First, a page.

Small-scale pilots subject to an impact evaluation are like efficacy trials, with the researchers overseeing implementation. But once the programme is taken to scale it will be difficult to maintain the same quality of implementation. And so the impact will be less. We cannot therefore take the findings from a small study as a basis for going to scale nationally, let alone internationally. We have to evaluate the programme at scale. We have to measure effectiveness as well as efficacy. And indeed, a programme appeared to work when it was implemented by an NGO in one district in Kenya. But a recent study shows that when the Kenyan government took the same programme to scale, it no longer had an impact.

A key difference between effectiveness and efficacy is that people just don’t comply with the treatment. I suspect this difference explains the results of the study for post-operative physiotherapy. 3ie-funded studies have found low rates of compliance for a wide range of interventions, from free medical male circumcision to subsidised pre-schools.

We had a bit of a disagreement with our grantees recently about how to handle these low compliance rates. Just over 20 per cent of households had taken part in a programme. Under these circumstances working out what we call the ‘treatment on the treated’ effect, that is the impact just on those households taking part, can be a bit tricky (in clinical trials, this is called ‘on protocol’). What we can measure more easily is the ‘intention to treat effect’, that is the average effect measured across all households, whether they took part or not. The grantee wanted to be able to measure what they called the ‘true impact’ of the programme, that is the impact just on those taking part. But, we said, the truth is nearly 80 per cent of households don’t take part. And that is indeed the truth confronting any policymaker taking this programme to scale. So, the impact that will be had at scale is measured by the intention to treat effect (at best, as implementation may be worse).

I have just finished Ben Goldacre’s excellent Bad Pharma on the uses and abuses of clinical trials, where he discusses precisely this point. He calls reporting the treatment of treated effect as the programme impact ‘utterly bizarre’. It is used as one of the many tricks to over-estimate how effective drugs are. He also points out that, once a drug is approved, the effectiveness study is rarely done, even if the regulator has requested it.

So, evidence-based development has a chance to move a step ahead of evidence-based medicine, if it focusses on effectiveness. Let us take that chance by making sure that rigorous impact evaluation is included in programmes being taken to scale on the basis of evidence from smaller pilots.

When will the press ever learn?

H4My last blog discussed the possible link between the dramatic reductions in crime in the UK and the adoption of evidence-based policing. But the Sunday Times recently ran a front page story which says that rather than solving crime, police are ignoring 850,000 cases a year which go uninvestigated.

But is ignoring all these cases a bad thing? Rather than the scandal the paper tries to make these uninvestigated cases out to be, this crime-solving approach is yet another example of using data to guide decision making. A simplified version of why this is so is as follows. Out of 100 crimes you can choose to investigate them all, and solve 20 per cent, so 20 crimes out of 100. Or you can take a quick look and decide that for these 40 we really have no witnesses, no other evidence, and it is a crime for which we have a low success rate. So, let’s devote our resources to the other 60. With this focus on investigations which have a better chance of succeeding, and the freeing up of additional resources to work on solving those crimes, 50 per cent are solved. So, 30 out of the 100 crimes are solved. Which is better?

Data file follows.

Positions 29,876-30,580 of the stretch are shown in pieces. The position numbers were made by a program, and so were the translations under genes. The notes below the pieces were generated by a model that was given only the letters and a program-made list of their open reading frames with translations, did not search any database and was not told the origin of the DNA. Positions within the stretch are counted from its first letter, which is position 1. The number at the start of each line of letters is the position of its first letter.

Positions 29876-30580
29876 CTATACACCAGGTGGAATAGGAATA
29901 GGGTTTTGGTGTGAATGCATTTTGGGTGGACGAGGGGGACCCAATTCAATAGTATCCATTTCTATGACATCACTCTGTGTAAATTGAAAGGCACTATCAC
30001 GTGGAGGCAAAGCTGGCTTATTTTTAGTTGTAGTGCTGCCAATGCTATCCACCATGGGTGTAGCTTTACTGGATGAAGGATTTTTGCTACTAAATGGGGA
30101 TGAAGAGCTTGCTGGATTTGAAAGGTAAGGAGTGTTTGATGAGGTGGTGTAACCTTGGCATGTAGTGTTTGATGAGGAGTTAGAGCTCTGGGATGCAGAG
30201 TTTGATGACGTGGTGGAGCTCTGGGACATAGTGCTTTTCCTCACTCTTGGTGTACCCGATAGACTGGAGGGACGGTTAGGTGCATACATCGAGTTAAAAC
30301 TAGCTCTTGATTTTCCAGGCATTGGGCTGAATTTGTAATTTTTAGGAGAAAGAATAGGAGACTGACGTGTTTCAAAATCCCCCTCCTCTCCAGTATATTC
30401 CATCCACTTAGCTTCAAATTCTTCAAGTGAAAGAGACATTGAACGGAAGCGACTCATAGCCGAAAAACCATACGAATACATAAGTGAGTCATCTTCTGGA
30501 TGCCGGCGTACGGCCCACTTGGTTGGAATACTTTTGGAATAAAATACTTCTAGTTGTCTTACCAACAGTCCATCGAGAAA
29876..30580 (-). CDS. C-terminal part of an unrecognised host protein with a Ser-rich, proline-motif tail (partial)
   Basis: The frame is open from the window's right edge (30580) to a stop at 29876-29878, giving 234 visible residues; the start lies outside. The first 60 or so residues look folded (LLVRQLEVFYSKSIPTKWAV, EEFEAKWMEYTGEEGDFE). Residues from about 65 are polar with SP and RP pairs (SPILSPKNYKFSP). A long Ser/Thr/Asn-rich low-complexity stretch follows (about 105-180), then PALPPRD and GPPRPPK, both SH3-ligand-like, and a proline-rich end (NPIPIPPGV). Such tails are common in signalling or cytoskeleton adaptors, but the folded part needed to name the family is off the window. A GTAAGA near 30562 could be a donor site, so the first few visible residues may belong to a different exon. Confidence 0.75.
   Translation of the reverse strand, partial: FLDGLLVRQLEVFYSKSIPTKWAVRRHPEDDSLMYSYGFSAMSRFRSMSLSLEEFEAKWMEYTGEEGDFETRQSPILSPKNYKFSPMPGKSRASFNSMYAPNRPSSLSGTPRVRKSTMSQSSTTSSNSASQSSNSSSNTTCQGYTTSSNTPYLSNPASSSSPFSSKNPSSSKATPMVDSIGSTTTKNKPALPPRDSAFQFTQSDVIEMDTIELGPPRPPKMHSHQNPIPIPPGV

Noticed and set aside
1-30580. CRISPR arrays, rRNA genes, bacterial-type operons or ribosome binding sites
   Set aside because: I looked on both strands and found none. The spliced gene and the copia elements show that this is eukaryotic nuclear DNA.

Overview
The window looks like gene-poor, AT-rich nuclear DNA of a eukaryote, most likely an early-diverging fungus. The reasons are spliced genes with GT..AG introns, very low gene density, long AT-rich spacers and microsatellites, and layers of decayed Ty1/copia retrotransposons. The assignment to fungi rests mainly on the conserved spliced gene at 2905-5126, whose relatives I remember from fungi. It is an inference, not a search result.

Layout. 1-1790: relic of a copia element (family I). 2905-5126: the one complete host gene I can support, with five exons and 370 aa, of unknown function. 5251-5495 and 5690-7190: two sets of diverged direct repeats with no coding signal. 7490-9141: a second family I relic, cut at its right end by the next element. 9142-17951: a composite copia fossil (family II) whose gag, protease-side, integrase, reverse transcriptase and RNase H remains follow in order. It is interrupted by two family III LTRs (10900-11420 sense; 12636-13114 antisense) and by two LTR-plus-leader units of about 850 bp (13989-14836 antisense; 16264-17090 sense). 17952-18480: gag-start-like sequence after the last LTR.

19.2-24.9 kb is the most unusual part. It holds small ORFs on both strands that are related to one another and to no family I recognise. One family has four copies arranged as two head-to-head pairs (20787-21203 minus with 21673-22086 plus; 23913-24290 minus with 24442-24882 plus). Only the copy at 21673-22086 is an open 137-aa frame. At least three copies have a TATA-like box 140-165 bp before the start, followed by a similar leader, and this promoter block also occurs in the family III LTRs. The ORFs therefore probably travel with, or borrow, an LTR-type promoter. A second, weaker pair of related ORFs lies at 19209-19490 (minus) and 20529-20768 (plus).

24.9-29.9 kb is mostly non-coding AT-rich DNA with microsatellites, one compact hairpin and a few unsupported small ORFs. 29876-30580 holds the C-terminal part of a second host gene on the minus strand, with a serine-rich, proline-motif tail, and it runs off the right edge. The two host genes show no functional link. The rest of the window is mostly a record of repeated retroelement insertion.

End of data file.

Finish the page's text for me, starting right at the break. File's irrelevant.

One Christmas Eve my car was broken into and all the presents I had bought stolen. The police didn’t investigate the crime. It was frustrating. But I entirely see the logic of devoting resources to where they will be well used. This is better than wasting them on activities we have good reason to believe will not yield results. Unfortunately, the press don’t see it the same way.

Crime is not the only area where you see this sort of irresponsible reporting. Almost every month there is a press story criticising NICE, which stands for the National Institute for Clinical Excellence. NICE’s job is to decide which medical treatments represent good value for money and are made available through the National Health Service. NICE has to choose which treatments are most cost effective. Since money is limited, treatments which are expensive, or the evidence shows to have limited effects cannot be approved. The papers rail against lives being lost as NICE won’t approve a treatment available on the market. But resources are not infinite; these choices have to be made.

Rather than play a responsible role in educating the public, the media work up lobby groups and the public. Going back to the crime story again, the Sunday Times got Victim Support to speak out against the practice. If it really wants to help victims of crime, Victim Support should be supporting precisely those practices which increase the police’s success rate in solving crimes.

It would be great if the general public, and indeed politicians, appreciated the need for evidence-based policies. But as long as the media continue to argue for policies based on anecdotes and unrealistic expectations, such a change in attitudes will be difficult to achieve. Researchers – and 3ie – need to engage with lobby groups and the press to lay the foundation for better informed decision making.